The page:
The Jamaican economy is highly energy inefficient. In 2008, the country’s energy intensity index ranked 47th in the world, at 8,937 btu per year 2005 U.S. dollar. The energy intensity index shows the energy efficiency of a nation’s economy; the higher it is, the more it costs to convert energy into GDP (Gross Domestic Product). Reasons for this high energy intensity include the energy demands of the bauxite and alumina industry, the inefficient public electricity system with its high transmission and distribution losses, inefficient energy use in the public sector, and low public awareness of the importance of energy conservation.
Jamaica depends heavily on imported petroleum, which supplies 91 percent of domestic energy use. Transportation accounts for nearly half (47 percent) of the energy consumed, followed by the bauxite and alumina industry (30 percent), and electricity generation (23 percent). Despite the increase in world oil prices, Jamaica’s energy consumption has grown faster than its economy over the past decade. Given these realities, the Jamaican National Energy Policy for 2009–2030 aims to design and implement cost-saving measures to boost energy efficiency and conservation across the public sector.
In 2011, the Jamaican government set a target of reducing public sector energy consumption 5 percent below the 2010 level by 2015, mainly through public sector efficiency improvements. These include energy audits and building retrofits to replace lighting and air conditioning units, and improving building envelopes by implementing cool roof coatings and window films. Because reducing energy consumption also requires efforts of those who use public buildings, staff are expected to fully engage in the process by following the protocols in place. Education and knowledge dissemination about energy efficiency and conservation are a key component of this project.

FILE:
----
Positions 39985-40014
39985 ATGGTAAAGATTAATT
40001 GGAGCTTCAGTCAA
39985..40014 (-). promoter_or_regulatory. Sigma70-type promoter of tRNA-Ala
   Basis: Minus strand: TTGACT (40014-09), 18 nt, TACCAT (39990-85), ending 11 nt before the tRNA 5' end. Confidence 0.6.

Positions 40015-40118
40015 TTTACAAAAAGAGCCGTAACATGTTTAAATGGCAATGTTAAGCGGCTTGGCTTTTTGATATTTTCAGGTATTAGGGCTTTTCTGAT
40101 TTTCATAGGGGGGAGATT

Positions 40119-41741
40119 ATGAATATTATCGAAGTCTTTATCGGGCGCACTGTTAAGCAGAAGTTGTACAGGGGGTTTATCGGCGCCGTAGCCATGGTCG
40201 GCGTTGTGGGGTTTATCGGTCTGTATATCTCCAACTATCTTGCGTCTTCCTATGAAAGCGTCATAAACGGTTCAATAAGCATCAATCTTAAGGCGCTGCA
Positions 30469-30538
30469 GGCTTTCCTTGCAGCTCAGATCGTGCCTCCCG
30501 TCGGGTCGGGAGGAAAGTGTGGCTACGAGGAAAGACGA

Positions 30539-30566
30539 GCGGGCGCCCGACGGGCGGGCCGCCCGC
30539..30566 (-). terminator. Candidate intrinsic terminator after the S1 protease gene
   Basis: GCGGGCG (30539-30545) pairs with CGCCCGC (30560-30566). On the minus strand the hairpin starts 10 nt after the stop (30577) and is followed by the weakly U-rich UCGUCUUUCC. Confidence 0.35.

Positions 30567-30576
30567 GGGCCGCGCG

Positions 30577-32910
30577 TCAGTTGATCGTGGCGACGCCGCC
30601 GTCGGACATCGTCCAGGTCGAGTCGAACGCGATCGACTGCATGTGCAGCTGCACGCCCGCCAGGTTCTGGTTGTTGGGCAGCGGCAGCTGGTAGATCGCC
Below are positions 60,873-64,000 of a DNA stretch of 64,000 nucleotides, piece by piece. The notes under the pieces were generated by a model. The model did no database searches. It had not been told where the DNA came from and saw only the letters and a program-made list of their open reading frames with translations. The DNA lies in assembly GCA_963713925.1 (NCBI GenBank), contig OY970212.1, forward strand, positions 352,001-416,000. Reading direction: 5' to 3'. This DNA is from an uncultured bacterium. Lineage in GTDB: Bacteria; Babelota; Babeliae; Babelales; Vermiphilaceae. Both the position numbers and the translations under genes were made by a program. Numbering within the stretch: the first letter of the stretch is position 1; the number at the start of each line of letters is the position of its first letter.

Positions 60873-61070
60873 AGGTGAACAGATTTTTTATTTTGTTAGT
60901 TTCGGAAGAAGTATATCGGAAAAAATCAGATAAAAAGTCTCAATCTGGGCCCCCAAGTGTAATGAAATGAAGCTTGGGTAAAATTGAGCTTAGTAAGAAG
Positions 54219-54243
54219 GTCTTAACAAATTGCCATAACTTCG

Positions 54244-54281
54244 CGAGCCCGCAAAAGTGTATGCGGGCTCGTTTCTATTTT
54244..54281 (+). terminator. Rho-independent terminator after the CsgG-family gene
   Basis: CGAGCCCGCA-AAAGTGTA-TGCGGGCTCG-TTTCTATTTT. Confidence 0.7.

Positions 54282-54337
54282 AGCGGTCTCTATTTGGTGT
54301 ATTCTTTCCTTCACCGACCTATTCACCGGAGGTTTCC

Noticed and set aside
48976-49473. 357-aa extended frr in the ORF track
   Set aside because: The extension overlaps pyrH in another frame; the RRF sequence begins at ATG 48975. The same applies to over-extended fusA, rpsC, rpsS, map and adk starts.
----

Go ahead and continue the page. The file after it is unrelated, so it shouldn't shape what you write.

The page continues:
The Inter-American Development Bank (IDB) is helping to fund these efforts through a 20-year, US$20 million loan, which Jamaica has pledged to pay back with the savings gained from improved energy efficiency in the public sector. Since August 2009, the government has been monitoring energy use in public buildings, an initiative that it expects to be completed by next February. The data are being used to assess the cost of energy consumption and to carry out a cost-benefit analysis of retrofitting public buildings. The project will also establish a government program to install energy efficient lighting and cooling equipment and, potentially, to prepare an energy efficiency loan program. The government expects to export the lessons learned to all Jamaicans.
Among the project’s other expected outcomes are the implementation of energy efficiency programs in hospitals, schools, and other public buildings, based on energy audit recommendations; energy conservation and efficiency protocols for the operation of public sector facilities, with a coordinator for each facility; and an expanded role for the Energy Efficiency Unit (EEU) within the Petroleum Corporation of Jamaica (PCJ) to provide technical assistance for energy conservation and efficiency initiatives.
The best immediate benefit of these efforts will be the reduction in Jamaica’s oil consumption. According to estimates, a 1 percent savings in the country’s energy usage will free up an estimated $20 million, which can be used for other social expenditures, such as education and health care, once the IDB loan has been paid off. The socioeconomic impetus for reducing spending on oil imports calls for strong, national efforts to conserve energy, and to use it as efficiently as possible.